A few years ago, while I was attending seminary, I had the opportunity to preach for a church whose pastor was on vacation. I arrived at the building on Sunday morning and was greeted by some very nice folks. As was expected, I was given about 30 minutes to speak to them. Everything was fine.

After the service, one of the deacons and his wife took me out for lunch. We had a good conversation, the food was good, and (bonus) he picked up the bill.

Despite all this, what really sticks out for me is what he said at one point during the meal. We were talking about their church and, specifically, their deacons. He told me that they have ladies serving as deacons. Then he said, "I know what the bible says, but..." He then went on to justify ladies serving as deacons based on pragmatic reasons.

My point in this post is NOT to debate whether or not women should serve as deacons. I know there is a lot involved in that discussion.

Rather, my point is that this man, who I'm sure has good intentions, based his view on women deacons on pragmatics. He actually believes that their church is violating scripture but that this is somehow acceptable because it works.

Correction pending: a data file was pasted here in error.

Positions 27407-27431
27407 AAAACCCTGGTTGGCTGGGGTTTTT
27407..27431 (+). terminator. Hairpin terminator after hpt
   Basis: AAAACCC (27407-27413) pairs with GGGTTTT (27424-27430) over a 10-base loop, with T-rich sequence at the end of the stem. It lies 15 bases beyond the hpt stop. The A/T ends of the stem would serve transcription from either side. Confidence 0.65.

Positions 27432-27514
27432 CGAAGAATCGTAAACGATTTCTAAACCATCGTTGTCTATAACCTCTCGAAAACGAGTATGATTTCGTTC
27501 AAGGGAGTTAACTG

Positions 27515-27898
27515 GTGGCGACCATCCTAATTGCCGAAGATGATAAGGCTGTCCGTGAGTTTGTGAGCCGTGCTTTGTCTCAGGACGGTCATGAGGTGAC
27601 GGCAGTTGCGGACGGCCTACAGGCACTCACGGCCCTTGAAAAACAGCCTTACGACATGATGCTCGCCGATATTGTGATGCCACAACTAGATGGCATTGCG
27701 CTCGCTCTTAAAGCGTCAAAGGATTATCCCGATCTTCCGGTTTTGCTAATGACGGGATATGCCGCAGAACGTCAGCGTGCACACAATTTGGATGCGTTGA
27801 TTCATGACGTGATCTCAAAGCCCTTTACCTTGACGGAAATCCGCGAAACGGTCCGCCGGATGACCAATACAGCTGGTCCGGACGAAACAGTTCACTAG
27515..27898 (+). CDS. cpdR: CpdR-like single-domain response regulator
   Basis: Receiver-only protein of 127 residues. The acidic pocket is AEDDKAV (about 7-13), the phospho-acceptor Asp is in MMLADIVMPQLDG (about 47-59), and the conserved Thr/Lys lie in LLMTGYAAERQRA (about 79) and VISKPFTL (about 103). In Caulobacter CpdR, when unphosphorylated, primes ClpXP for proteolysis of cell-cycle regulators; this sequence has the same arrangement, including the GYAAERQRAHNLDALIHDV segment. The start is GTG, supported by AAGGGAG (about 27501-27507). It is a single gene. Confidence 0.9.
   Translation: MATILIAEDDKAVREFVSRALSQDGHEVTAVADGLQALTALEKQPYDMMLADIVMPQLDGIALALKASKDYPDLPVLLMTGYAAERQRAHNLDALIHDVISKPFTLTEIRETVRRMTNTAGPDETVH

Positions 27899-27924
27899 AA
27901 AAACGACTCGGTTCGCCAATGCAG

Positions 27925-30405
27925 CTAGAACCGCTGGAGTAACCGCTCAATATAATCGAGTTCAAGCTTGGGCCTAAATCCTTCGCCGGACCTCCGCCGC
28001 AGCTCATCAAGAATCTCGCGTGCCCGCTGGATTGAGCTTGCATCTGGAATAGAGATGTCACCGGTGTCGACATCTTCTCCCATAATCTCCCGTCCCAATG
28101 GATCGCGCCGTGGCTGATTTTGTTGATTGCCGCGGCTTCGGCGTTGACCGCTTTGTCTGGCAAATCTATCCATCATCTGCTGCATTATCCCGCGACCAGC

It is easy to fault this man. Instead of doing that, let's take a hard look at our own lives. How often do we say we believe one thing but then live another way? How many times do we believe the bible says one thing, but then turn around and do the opposite? How many times do we do things just because "they work"?

Most Christians say they believe the bible. Most say they believe the bible is our final authority. We all say these things. But do we really believe it?

If we dare, let's take a hard look at our lives to see where we are in reality saying, "I know what the bible says, but..."

Monday, May 17, 2010

I Was There!

Why did I write the previous post? Because I personally know that of which I'm writing!

There's an old saying,
"It takes one to know one!"

Becoming a follower of Christ when quite young,I am now ashamed to say that I spent a large part of my life in the guise of a Pharisee.

About the only thing I didn't do was to fast twice a week.

Appearances were so very important, but that which was visible didn't reflect the internal realities and the sheer effort of being seen to be what others expected of me.